The Great Famine: Irish Relief Funds

The Silver Voice:

When the Irish were starving to death in the Great Famine, there were concentrated efforts in other countries to bring relief to the suffering here at home. This blog post outlines some results of efforts made across the world but most particularly in the ranks of the Union military in the American Civil War.

Originally posted on Irish in the American Civil War:

In 1863, Ireland was on the brink of famine. Poor harvests for three consecutive years had left many destitute, and disaster loomed. In response to the threat, relief committees that had previously been established to channel funds to assist the worst afflicted areas were reactivated. The large Irish population in the United States, many of whom were Famine victims themselves, were not to be found wanting in coming to the assistance of those at home. The cause was championed by the leaders of Irish-American communities, and soon Irish Relief Funds emerged across the war-stricken North.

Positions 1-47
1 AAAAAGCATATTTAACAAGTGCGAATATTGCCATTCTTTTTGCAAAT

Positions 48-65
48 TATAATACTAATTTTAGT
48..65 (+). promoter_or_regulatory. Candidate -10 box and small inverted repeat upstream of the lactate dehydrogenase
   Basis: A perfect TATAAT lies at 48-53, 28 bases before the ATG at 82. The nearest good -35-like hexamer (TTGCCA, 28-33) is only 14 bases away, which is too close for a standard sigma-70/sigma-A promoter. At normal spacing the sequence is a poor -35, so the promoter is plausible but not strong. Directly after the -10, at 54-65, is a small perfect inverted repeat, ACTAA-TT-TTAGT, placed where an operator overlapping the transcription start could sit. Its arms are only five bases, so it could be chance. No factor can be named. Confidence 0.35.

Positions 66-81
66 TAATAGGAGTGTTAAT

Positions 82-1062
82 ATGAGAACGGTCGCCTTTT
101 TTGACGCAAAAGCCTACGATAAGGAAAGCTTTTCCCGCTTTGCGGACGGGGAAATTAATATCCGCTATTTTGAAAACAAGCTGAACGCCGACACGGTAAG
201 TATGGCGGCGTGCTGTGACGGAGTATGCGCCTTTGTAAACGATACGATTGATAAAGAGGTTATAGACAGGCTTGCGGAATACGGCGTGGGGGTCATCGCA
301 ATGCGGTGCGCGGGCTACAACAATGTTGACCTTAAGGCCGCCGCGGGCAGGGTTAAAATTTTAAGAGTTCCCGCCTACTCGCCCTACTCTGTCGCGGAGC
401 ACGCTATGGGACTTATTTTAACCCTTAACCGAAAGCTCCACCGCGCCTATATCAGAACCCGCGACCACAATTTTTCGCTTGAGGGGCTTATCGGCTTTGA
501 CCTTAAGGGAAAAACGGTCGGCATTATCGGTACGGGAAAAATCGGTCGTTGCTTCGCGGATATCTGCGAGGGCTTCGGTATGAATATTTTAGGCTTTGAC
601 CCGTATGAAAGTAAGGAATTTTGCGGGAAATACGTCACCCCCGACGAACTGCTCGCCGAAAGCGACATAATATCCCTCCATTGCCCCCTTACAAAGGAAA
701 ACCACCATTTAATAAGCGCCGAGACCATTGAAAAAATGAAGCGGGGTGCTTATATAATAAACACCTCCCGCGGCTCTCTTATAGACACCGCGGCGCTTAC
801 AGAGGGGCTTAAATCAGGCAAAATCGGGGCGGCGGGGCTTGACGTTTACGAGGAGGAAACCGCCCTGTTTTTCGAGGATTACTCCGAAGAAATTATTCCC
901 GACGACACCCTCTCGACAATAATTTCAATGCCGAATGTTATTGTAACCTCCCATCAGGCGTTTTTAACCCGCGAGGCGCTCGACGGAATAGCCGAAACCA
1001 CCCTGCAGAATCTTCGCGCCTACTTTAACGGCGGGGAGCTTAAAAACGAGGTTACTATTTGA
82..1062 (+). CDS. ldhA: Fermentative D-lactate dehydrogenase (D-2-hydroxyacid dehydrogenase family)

The USS Hetzel. The crew donated $25 to the Irish Relief Fund during the American Civil War (United States Navy)

The USS Hetzel. The crew donated $25 to the Irish Relief Fund during the American Civil War (United States Navy)

Irish soldiers were also quick to put their hands in their pockets to help out those less fortunate. Irishmen in the British army of India collected rupees for the appeal, while those soldiers stationed…

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Filed under American Civil War, Emigration from Ireland, Irish American, Irish Australian, Irish Diaspora, Irish History, Irish_American, Social History Ireland

2 responses to “The Great Famine: Irish Relief Funds

  1. Thanks for sharing this Angela. The early 1860s were a peak migration period for Irish people coming to Australia, partly because the US was less appealing at the time of a civil war. There are some of these lists on Trove.

    • Thanks for the comment Pauleen. Yes, we were offered help from all over the place – I wonder how much of the aid made any real difference to starving people who could not leave? Many of course went to Australia on assisted passages and I wrote earlier about how the Donegal Relief Fund helped many emigrate to Australia. In Australia, you are so blessed with the terrific research resource that is TROVE – other nations please copy!

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